Up to one in 20 new cases of diabetes could be linked to Covid infection, a large study has concluded.
An analysis of records from almost 630,000 people between the beginning of 2020 and the end of 2021 found a significantly higher rate of incident diabetes in those who had PCR-confirmed Covid.
The authors of the Canadian study concluded in JAMA Network Open that 3 to 5% of new diabetes diagnoses overall were attributable to the infection with men being most at risk.
Their data also suggested that those who were hospitalised with Covid appeared to be at greatest risk.
Last week, Diabetes UK warned the number of people with the condition in the UK has topped 5 million for the first time.
Figures show an increase of 148,951 cases in the country in 2021/22 bringing the total to 4.3 million.
In addition, 850,000 people are thought to have diabetes but do not know they have it.
A further 2.4 million are at high risk of developing the condition, the charity said raising concerns that the 64% of adults in England living with overweight or obesity in the UK is contributing to the increase.
Speaking with Nursing in Practice Diabetes UK also highlighted the vital role played by general practice nurses in managing the condition.
Study author Professor Naveed Janjua, from the University of British Columbia, said lifestyle factors associated with pandemic related measures and stress may have contributed to change in lifestyle that could increase the risk of diabetes but it would have occurred among both who tested positive and negative for Covid in the same way so that doesn’t explain the findings.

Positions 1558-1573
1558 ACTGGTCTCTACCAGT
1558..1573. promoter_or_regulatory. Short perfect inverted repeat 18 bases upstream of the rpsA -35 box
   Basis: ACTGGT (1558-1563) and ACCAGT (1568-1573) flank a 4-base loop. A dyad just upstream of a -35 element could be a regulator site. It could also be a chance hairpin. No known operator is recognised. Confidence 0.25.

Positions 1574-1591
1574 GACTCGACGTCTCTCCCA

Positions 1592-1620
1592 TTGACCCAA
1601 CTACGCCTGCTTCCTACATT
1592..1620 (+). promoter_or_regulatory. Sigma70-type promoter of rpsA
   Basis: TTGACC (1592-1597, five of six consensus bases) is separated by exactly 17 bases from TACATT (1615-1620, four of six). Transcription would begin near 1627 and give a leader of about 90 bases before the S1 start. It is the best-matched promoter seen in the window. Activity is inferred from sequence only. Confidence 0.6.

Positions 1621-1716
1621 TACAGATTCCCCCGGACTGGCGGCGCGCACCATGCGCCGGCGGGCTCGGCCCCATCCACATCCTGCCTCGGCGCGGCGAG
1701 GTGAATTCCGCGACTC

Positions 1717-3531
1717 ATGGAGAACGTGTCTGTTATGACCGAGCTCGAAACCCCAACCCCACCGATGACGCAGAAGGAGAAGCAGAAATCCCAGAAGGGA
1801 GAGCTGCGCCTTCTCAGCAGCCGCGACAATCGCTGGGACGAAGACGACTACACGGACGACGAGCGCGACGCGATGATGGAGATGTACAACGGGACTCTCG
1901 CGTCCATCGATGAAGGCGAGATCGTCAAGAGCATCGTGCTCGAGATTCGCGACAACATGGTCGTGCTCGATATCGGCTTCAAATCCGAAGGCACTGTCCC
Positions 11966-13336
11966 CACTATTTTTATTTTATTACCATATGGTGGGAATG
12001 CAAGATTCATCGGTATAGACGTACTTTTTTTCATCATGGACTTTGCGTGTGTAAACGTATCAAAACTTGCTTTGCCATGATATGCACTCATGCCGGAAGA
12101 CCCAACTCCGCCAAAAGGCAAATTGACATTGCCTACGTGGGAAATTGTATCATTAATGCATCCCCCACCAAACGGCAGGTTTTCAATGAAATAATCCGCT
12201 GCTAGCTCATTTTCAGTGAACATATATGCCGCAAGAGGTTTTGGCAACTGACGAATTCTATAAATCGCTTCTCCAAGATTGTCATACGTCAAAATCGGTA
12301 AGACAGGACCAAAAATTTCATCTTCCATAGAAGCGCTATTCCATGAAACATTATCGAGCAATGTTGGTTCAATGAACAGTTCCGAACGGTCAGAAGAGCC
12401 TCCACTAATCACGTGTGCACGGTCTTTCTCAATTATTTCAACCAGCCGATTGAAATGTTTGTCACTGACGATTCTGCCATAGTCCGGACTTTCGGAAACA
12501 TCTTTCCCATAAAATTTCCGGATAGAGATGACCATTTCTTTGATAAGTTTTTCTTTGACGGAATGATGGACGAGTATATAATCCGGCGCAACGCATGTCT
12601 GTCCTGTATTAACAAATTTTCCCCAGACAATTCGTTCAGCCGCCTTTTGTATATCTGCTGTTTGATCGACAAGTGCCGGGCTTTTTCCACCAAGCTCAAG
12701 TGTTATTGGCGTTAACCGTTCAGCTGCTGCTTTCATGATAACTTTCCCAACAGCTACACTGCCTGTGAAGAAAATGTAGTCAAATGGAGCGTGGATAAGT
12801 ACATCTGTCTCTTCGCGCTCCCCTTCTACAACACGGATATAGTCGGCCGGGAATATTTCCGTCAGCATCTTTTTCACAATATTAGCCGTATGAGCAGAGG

‘We need studies to assess mechanism behind relationship of SARS-CoV-2 with increased risk of diabetes, whether it’s the direct effect of virus on insulin producing cells in the pancreas or inflammation and immune response related to infection.’
They noted their findings were consistent with several other studies that had also found an increased risk of diabetes after Covid-19 infection but others had found even higher rates.
The team concluded: ‘Our study highlights the importance of health agencies and clinicians being aware of the potential long-term consequences of Covid-19 and monitoring people after Covid-19 infection for new-onset diabetes for timely diagnosis and treatment.’
Professor Kamlesh Khunti, professor of primary care diabetes and vascular medicine, University of Leicester, said: ‘There have been a number of studies that have explored the association of Covid-19 with new onset diabetes. Some have shown a higher risk while others have not shown an increase in risk.’
But he said there are potential limitations with such research including that people may have had pre-existing diabetes which was not known but identified when they were admitted to hospital through routine blood tests or they developed transient diabetes because they were given steroids on admission.
‘This study is a well conducted very large study and takes account of a number of factors such as vaccination and deprivation status, but not ethnicity.’
He added: ‘Interestingly people who were vaccinated didn’t have a higher risk of diabetes which is a great message for the public.’